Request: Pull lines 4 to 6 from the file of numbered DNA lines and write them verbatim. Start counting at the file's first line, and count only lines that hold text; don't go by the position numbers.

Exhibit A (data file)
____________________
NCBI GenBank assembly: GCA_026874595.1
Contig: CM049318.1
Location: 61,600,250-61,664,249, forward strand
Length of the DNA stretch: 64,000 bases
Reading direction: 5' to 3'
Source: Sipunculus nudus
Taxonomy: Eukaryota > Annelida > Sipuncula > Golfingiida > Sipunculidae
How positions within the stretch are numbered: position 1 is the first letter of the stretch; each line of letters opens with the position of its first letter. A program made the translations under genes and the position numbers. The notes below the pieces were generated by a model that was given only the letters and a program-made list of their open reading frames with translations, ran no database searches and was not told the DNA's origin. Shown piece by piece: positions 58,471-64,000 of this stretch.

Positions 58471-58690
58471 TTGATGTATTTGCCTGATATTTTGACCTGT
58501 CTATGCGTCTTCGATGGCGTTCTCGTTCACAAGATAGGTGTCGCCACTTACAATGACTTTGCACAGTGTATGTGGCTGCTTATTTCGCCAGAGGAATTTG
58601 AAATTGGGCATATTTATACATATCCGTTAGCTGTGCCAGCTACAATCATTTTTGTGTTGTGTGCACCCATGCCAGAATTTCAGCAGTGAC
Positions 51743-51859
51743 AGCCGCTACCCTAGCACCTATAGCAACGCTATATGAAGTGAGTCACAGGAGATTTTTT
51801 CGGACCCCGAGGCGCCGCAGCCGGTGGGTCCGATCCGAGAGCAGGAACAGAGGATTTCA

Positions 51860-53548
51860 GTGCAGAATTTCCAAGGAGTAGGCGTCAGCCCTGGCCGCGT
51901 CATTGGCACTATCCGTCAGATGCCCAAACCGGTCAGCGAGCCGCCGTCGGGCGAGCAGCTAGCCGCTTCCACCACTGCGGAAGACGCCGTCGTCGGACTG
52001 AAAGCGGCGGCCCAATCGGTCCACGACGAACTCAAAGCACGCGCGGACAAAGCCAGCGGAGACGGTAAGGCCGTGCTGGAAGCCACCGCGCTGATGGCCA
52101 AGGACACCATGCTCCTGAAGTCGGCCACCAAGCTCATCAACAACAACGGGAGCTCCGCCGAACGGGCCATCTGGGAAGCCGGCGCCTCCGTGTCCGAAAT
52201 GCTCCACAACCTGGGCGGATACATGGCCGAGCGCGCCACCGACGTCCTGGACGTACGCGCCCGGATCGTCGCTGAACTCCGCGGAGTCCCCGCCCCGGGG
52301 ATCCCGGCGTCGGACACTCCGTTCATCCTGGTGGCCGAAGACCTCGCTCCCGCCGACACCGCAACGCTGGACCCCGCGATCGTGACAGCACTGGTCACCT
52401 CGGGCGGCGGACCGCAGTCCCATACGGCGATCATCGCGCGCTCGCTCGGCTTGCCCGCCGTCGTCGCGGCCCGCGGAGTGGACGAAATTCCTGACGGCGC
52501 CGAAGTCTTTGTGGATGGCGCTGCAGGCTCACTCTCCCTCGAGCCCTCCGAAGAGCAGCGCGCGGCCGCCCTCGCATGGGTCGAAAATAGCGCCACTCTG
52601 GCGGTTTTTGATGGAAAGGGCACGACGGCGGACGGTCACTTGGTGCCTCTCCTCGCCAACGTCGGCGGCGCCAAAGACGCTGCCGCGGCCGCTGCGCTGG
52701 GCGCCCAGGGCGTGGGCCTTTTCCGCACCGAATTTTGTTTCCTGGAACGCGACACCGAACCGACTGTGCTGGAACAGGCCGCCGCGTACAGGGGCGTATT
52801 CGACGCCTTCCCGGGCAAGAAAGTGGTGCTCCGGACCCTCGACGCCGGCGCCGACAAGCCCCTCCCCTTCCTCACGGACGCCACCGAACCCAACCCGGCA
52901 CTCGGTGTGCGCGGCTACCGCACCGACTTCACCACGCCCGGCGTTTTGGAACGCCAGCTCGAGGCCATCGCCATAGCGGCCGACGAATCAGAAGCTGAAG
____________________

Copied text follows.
Length of the DNA stretch: 64,000 bases
Reading direction: 5' to 3'
Source: Sipunculus nudus